As efforts worldwide continue to seek the eradication of the polio virus that plagued the United States and UK over a half century ago, we can now thankfully vaccinate against this virus that can keep on giving 30-40 years later. When people cannot, or choose not, to receive the vaccine, we can understand why they may contract any of the various strains of polio.But for the 15-20 million worldwide survivors (Dr. Colin Tidy, 24 June 2016) who experience post polio syndrome, some wonder why or how they got the disease before Jonas Salk’s successful vaccine that became available in 1955. They have no answers.
A much lesser known disease, the Spanish flu, was a killer second only to the Black Death. Most students of Western Civilization know the Black Death (Great Plague), killed an estimated 75-200 million people in Eurasia between 1337-1350. Some sources claim the Black Death took 30-60% of Europe’s total population.
But until I recently read Susan Meissner’s As Bright as Heaven, I knew virtually nothing about the second greatest pandemic, the Spanish flu. This horrifying flu epidemic occurred just a century ago in 1918. One of the hardest hit cities, Philadelphia, buried more than 12,000. Like polio, the Black Death, and other unexplained tragedies, the Spanish flu was no respecter of persons. Poor, rich, educated, or not, this epidemic took life indiscriminately. One family member might survive while another succumbed within days. Again, we have theories and historical records, but no answers.
Evelyn, a character from this historical fiction, studies neurology in the mid 1920s, and seeks to treat a woman suffering from what was termed “dementia praecox, a psychotic disorder.” Sybil’s illness progresses until she has no ability to speak or even recognize her extremely devoted husband. Treatments of 1925 included “bathing therapies, sleep cures, barbiturates, hypnotics, and alkaloids,” but none kept Sybil from descending into madness (term of that time). Again, they had no answers. Even today, almost a century later, we have no answers to many physical and mental maladies.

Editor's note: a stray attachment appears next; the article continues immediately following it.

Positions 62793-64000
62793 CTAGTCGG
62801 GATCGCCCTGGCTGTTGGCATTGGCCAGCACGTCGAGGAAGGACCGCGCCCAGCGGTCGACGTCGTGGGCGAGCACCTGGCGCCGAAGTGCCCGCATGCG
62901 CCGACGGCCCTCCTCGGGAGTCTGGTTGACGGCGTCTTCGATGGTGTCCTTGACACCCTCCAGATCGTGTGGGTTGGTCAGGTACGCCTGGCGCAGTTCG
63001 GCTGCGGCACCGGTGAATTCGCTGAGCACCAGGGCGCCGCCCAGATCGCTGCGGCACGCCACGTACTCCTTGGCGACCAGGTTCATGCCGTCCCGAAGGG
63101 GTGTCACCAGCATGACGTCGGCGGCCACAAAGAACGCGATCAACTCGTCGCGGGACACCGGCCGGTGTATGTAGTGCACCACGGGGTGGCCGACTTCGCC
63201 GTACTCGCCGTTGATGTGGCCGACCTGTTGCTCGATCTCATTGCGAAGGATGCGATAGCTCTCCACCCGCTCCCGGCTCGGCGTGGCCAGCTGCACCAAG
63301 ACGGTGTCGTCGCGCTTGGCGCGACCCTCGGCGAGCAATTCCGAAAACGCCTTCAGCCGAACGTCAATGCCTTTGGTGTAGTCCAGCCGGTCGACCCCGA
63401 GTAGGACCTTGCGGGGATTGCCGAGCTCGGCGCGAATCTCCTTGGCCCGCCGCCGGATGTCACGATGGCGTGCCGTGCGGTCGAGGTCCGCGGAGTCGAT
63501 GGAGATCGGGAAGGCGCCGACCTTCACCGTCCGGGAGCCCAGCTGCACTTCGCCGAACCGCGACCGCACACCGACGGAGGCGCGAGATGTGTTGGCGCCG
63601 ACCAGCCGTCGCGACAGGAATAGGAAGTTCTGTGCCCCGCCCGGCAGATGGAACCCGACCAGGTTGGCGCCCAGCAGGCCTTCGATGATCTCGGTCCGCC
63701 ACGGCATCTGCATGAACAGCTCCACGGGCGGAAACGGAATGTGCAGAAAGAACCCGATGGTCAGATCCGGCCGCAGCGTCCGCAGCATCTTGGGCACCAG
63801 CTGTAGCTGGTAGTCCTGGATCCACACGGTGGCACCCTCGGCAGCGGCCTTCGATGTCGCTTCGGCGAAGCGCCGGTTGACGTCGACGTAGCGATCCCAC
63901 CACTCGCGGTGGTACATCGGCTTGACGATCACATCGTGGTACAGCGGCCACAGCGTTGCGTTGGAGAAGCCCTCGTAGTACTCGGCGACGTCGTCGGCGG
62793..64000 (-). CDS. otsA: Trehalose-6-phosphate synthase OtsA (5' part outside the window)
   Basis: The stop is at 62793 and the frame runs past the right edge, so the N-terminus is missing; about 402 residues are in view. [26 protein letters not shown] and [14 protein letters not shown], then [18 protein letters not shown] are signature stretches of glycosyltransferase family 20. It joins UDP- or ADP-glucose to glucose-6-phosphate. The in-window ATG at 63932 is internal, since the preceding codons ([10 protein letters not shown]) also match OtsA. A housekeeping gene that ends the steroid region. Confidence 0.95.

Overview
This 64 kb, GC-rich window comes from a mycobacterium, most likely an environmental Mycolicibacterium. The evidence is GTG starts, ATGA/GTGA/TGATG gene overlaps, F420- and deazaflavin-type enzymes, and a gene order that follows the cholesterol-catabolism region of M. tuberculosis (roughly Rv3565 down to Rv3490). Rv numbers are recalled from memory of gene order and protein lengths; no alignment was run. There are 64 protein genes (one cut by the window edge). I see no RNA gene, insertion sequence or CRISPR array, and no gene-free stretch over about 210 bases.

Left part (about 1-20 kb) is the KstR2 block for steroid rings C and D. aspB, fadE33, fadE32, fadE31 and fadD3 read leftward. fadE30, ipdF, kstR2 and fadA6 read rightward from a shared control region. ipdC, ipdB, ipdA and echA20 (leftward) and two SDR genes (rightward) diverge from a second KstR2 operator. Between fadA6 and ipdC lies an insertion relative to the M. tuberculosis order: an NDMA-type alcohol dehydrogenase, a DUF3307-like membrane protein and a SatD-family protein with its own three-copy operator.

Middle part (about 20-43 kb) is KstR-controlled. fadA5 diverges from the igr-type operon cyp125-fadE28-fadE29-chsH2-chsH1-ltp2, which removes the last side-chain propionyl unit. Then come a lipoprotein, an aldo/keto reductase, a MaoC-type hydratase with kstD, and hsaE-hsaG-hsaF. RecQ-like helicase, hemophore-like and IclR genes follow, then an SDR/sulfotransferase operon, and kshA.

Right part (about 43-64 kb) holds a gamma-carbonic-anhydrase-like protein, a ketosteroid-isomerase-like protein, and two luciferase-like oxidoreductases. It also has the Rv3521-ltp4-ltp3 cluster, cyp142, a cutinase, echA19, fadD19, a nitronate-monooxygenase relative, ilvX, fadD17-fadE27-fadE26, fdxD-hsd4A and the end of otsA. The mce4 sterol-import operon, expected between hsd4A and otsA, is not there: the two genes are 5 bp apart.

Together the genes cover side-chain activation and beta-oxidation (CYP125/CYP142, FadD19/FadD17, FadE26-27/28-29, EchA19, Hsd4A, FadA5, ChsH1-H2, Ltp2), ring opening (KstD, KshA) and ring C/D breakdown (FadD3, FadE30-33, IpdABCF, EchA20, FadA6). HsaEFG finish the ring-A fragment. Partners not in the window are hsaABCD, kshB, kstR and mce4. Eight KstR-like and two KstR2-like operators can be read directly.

When we lack answers, we try to explain situations by using metaphors or some concrete examples. In Meissner’s novel, Evelyn says, “Her mind is like an onion whose layers are peeling off all by themselves. And just like there is no way to reattach an onion’s layers, there is no way to stop Sybil Reese from mentally disappearing.” Such word pictures offer limited insight into the effects of a malady but no answers to the searing ache of loss.
Ever since Job, people have wondered, feared, and/or angrily confronted God for answers to why. Why me? Why this? Why now?
Yet I believe we do well to take a look at Job’s reaction after loses virtually all, and then demands counsel with the Almighty. Job’s contrite response follows.
“I know that you can do all things, and that no purpose of yours can be thwarted… Therefore I have uttered what I did not understand, things too wonderful for me, which I did not know…I had heard of you by the hearing of the ear, but now my eye sees you;”. Job 42:2, 3b, 5 ESV
I find real contentment in a sovereign God, One whom I trust to have designs, events, and ways beyond my comprehension, even when I can decipher no earthly answers. And when we all walk through the valley of the shadow of death, we can know the One who surmounted evil, triumphing over man’s universal enemy, death. We will see Him face to face; all earthly questions will cease to plague us, and we shall be home.